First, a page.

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Beads, Ferrities ?..

Discussion in 'CB Antennas' started by Oatmeal, Jan 18, 2015.

  1. Oatmeal

    Oatmeal Active Member

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    Any of you guys use these on your coax ?.....
    If so, how well do they work...

    These things work any better than a choke..


     

  2. The DB

    The DB Sr. Member

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    I, personally, prefer using ferrite beads on coax over an air choke, however, both options can work well.

    An air choke uses reactive impedance, which can be affected by things like the length of coax, and can thus in some unlucky situations they can be made less effective. To compensate such designs create a lot of reactive impedance, bu tthis also causes their coverage bandwidth to be rather narrow, although large enough to cover the CB band easily.

    Chokes made from ferrite beads have some reactive impedance, but are mostly resistive which has its own advantages. They aren't nearly as affected by varying lengths of feedline, for example, and they are also far more widebanded than the air chokes mentioned above. If you are using coax that is about the diameter of RG-8, six FB-31-1020 beads do a very good job, and are what I prefer to use when possible. They go for about $2 a piece, give or take. If you are using RG-58 diameter coax, 8 turns through a FT240-31 works very well as well.


    The DB
     
    ghutch likes this.
  3. M0GVZ

    M0GVZ Sr. Member

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    An air wound choke if not wound properly can either do nothing at all or in fact make matters worse as it is reactive impedance and we want resistive. Air wound chokes have very narrow bandwidth so its easy to end up making one that is nigh on useless where you want it. Certainly the majority of suggestions I see on CB forums would result in one that did very little if anything. An air wound one that would work would be 5 turns of RG213 on a 4.25" diameter core.

    Making a proper choke using the correct mix ferrite (31, 43,52, 61 mix) and the correct number of turns around that mix will give you far more choking than an air wound one will, it'll be resistive and not reactive where we want plus it is more broadbanded doing that over several MHz. 8 turns of RG58 round a FT240-61 mix will give plenty of resistive choking for 26-30MHz. You construct them like this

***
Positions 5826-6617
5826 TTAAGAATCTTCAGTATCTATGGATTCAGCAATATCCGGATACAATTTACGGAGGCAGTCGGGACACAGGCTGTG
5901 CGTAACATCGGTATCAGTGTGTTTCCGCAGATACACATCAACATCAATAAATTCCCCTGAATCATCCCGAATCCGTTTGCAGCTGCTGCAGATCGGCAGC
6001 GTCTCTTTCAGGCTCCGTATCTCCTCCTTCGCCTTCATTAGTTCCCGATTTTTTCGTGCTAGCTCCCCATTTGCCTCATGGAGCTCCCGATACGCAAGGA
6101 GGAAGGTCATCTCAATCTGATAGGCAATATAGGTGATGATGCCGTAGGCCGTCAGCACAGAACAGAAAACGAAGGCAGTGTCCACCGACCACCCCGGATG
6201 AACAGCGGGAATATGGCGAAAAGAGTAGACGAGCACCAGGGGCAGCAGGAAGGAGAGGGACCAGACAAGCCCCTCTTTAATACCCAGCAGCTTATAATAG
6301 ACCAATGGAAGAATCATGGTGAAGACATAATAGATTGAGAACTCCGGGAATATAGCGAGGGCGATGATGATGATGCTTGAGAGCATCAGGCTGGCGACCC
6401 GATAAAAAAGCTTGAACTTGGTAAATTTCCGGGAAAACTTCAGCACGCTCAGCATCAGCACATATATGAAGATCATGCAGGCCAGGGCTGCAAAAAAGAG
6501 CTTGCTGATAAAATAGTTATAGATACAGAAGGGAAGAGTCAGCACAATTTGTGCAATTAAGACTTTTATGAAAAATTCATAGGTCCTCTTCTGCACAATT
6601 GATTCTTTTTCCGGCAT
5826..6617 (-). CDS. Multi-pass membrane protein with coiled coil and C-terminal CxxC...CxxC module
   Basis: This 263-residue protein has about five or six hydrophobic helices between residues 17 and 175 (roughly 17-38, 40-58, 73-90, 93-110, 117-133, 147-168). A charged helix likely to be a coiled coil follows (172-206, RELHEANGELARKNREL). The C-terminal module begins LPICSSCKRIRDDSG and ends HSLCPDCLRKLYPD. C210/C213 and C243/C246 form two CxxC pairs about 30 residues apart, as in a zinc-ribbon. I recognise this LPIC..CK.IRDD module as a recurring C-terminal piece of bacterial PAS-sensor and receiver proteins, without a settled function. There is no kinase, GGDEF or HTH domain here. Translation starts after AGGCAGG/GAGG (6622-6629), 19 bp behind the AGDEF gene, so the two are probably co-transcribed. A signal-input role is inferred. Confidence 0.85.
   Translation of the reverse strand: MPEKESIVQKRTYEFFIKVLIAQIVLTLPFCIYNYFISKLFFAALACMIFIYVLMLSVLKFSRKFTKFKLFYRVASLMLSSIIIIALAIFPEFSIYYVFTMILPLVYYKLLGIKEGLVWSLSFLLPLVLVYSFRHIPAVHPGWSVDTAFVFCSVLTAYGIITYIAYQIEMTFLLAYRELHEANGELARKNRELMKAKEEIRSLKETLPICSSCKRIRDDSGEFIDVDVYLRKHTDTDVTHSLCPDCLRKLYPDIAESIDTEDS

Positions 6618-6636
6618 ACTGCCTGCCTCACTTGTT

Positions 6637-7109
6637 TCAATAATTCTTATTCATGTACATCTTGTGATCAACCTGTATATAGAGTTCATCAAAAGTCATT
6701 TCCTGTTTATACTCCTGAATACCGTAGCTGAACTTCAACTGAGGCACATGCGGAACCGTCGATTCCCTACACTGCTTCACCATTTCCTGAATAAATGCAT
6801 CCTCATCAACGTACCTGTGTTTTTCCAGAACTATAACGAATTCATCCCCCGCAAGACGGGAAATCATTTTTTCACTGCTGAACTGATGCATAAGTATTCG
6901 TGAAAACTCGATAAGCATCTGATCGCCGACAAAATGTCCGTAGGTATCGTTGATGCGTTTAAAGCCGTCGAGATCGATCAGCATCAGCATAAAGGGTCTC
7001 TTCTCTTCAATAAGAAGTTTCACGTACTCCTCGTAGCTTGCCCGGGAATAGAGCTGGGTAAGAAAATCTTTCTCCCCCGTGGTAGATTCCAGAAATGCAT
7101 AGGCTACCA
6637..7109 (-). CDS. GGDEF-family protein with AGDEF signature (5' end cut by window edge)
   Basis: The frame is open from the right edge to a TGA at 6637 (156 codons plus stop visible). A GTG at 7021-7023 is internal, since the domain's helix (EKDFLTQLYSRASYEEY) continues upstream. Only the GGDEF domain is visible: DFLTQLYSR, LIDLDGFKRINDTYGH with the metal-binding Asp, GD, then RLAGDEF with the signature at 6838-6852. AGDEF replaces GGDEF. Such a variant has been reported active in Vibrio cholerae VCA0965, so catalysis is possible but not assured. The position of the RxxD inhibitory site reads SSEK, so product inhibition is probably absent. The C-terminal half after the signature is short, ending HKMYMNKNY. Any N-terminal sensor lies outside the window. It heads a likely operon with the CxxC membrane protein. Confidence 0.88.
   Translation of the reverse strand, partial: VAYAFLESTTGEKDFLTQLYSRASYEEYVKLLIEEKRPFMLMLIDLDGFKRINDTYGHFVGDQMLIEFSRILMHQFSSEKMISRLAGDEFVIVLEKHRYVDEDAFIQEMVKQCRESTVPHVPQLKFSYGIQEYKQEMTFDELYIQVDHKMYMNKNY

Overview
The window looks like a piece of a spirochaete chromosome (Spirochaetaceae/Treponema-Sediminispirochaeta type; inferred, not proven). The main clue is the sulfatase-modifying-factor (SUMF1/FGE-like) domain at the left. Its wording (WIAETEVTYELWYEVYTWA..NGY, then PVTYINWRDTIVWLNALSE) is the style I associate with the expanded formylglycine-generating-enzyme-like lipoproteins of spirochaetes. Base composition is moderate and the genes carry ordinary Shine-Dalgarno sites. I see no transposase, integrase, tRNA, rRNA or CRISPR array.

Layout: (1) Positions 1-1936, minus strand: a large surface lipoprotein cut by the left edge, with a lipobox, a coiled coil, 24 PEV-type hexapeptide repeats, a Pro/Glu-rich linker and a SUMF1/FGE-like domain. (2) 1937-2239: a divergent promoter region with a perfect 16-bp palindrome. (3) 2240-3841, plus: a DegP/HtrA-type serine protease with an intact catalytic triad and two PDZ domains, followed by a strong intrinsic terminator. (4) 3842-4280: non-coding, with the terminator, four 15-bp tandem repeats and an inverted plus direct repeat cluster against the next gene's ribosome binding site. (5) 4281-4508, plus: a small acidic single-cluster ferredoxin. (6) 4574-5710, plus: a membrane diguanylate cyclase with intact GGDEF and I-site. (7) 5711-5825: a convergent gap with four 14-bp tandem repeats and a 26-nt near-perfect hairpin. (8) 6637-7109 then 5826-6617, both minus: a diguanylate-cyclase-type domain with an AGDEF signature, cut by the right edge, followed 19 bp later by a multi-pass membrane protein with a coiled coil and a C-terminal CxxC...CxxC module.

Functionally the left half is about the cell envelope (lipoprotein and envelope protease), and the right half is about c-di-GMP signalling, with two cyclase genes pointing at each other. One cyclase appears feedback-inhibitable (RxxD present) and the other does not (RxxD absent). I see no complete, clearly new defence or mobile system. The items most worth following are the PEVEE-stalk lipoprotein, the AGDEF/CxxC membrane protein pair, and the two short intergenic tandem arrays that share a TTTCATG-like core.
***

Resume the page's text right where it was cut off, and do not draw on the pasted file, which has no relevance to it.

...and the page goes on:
[​IMG]

    A chart from G3TXQ:


    More reading here:

    http://www.karinya.net/g3txq/chokes/
     
    ghutch likes this.
  4. 543_Dallas

    543_Dallas Sr. Member

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    Ibe been using ferrite on my mobile and base installs with success. The mix has to be right though. I'm honestly not sure what mix the local store is selling but they work well at 27mhz.
     
  5. ghutch

    ghutch Active Member

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    The Mix is VERY important.....31 is good for HF. Place the choke as close the feed point as possible.
    K0BG.com has a chapter devoted to all things chokes, mixes, etc.. Good reading
     
  6. flea49

    flea49 Member

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    The air choke works better but it causes a lost of some rf power because you have to wound 18 ft.
     
  7. The DB

    The DB Sr. Member

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    18 feet of coax has to be wound? Offhand that sounds way off so lets see...

    An air choke has five windings of coax on a 4.25 inch diameter form.

    C = π * D, where

    C = circumference of the circle
    π = mathmatical constant pi, rounded to 3.14 here
    D = diameter of the form, 4.25 inches plus the diameter of the coax, assuming .5 for that diameter, this is because we are adding the distance from the diameter to the center of the coax on both sides of the form

    So...

    C = 3.14 * 4.25 = 14.915

    So the circumference is 13.345 inches. As has five windings around the form we take that figure and multiply by 5...

    14.915 * 5 = 74.575 inches

    There are 12 inches in a foot, so to convert this figure to feet we divide by 12...

    74.575 ÷ 12 ≈ 6.215 feet

    Taking that data and plugging that into a coax loss calculator, I used this one, we get 3.3% loss using RG-58, which would be slightly shorter than the numbers calculated above as it is thinner. That amount of loss is irrelevant, and will be small compared to other losses inthe system, such as ground losses, or simply the rest of the coax run. Change that to RG-213 and we get 1.4% loss, and if you use LMR-400 you get 1.1% loss...

    Yes there is some loss, but not enough that you or the people you talk to will ever notice it...

    Personally, as I said above, I would use ferrite over an air choke any day, and I do. It is resistive, which in this case is better than being reactive for any nuber of reasons...


    The DB
     
  8. M0GVZ

    M0GVZ Sr. Member